Of course, zoos can’t provide their animals with conditions such as those in an untouched forest. But for the great apes in captivity, there’s rarely a viable alternative. There are estimated to be more than 4,000 great apes living in zoos worldwide. Most of the regions where they are found in the wild – orangutans in Indonesia, chimpanzees and gorillas in Central and West Africa, bonobos in the Democratic Republic of Congo (DRC) – are ravaged by habitat loss, civil war, hunting and disease. As few as 880 remaining mountain gorillas survive, in two small groups in the eastern reaches of the DRC, while orangutan habitats have declined 80 per cent in the past 20 years. While some conservationists dream of rehoming zoo apes in the wild, these vanishing forests mean that it’s rarely feasible. The orangutans in Leipzig are certainly better off than they would be trying to survive in forests razed to make way for palm-oil plantations.

Since zoo apes cannot be returned to their natural environments, specialised sanctuaries are another option. But these require large plots of land that are both safe and uninhabited by existing populations, and such locations are scarce. As things stand, sanctuaries are already struggling to survive because they’re almost exclusively dependent on charitable donations. And most of them are full. In Africa and Indonesia, inhabitants are typically orphans that have been taken from the forest by hunters or palm-oil workers, who kill larger apes and kidnap the babies to sell or keep as pets. Elsewhere, sanctuaries are overflowing with retired lab apes or rescued pets. These institutions lack the capacity to accommodate the thousands of apes currently living in zoos, let alone the money that would be needed to support them.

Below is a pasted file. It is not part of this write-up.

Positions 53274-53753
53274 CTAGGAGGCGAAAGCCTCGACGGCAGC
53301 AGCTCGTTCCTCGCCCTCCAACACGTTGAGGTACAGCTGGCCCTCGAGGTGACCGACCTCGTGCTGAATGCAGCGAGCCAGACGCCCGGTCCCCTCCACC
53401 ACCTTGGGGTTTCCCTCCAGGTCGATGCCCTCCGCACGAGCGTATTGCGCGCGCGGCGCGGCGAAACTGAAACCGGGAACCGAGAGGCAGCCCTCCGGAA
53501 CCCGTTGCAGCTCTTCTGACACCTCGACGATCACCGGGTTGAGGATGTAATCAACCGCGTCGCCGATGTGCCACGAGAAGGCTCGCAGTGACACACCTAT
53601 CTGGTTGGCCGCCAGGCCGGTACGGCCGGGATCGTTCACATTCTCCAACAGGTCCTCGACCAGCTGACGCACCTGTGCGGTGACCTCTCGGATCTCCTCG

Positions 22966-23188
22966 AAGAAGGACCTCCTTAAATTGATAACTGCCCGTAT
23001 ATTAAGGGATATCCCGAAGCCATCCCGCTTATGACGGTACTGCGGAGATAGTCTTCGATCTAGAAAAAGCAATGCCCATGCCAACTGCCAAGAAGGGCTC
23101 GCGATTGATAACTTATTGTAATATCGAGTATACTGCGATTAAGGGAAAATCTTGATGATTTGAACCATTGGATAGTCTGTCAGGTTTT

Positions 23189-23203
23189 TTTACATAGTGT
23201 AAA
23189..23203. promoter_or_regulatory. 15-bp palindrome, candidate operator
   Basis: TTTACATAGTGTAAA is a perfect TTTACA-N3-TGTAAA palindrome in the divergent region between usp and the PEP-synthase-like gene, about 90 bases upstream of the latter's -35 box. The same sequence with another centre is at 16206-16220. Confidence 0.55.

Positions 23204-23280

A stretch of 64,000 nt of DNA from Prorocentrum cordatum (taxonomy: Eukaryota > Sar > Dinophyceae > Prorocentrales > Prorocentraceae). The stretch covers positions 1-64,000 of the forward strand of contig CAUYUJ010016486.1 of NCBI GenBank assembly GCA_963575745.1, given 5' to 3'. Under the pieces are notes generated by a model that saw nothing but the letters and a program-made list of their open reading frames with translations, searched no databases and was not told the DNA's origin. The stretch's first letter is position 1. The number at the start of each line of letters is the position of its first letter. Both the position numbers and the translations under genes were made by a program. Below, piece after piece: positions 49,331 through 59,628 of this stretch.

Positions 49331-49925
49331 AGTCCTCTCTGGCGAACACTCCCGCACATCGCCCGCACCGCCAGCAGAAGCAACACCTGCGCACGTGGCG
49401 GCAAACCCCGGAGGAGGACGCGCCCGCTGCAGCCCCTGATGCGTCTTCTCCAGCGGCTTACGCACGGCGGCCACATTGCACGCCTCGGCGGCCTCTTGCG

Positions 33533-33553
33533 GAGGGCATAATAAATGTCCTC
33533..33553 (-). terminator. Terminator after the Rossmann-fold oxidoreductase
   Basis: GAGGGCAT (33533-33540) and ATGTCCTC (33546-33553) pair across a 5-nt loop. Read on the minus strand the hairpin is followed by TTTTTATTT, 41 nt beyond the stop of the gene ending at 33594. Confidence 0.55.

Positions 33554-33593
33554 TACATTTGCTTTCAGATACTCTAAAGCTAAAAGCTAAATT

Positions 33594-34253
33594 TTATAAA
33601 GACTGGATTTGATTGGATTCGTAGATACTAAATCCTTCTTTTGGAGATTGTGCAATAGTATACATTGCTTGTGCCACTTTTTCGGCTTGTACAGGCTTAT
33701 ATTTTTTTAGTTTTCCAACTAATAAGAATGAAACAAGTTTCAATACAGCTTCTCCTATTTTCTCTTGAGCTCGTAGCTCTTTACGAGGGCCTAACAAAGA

Given the obstacles and the great expense of rehoming apes, very few places try to do so. Damian Aspinall of Howletts Wild Animal Park in England leads one of the few programmes that release gorillas back into the wild, by taking them to a protected reserve in Gabon. His intentions are heroic and hopefully the plan will succeed. Some gorillas have resettled well. But the results so far have been mixed; in 2014, five members of a family of 11 were found dead within a month of their release. We also don’t really know whether zoo-born apes possess the skills they need to survive, including the ability to retrieve different local foods, and knowledge of edible plants. Young apes learn these skills in the wild by watching the knowledgeable adults around them – but that’s an opportunity that creatures in captivity simply don’t have.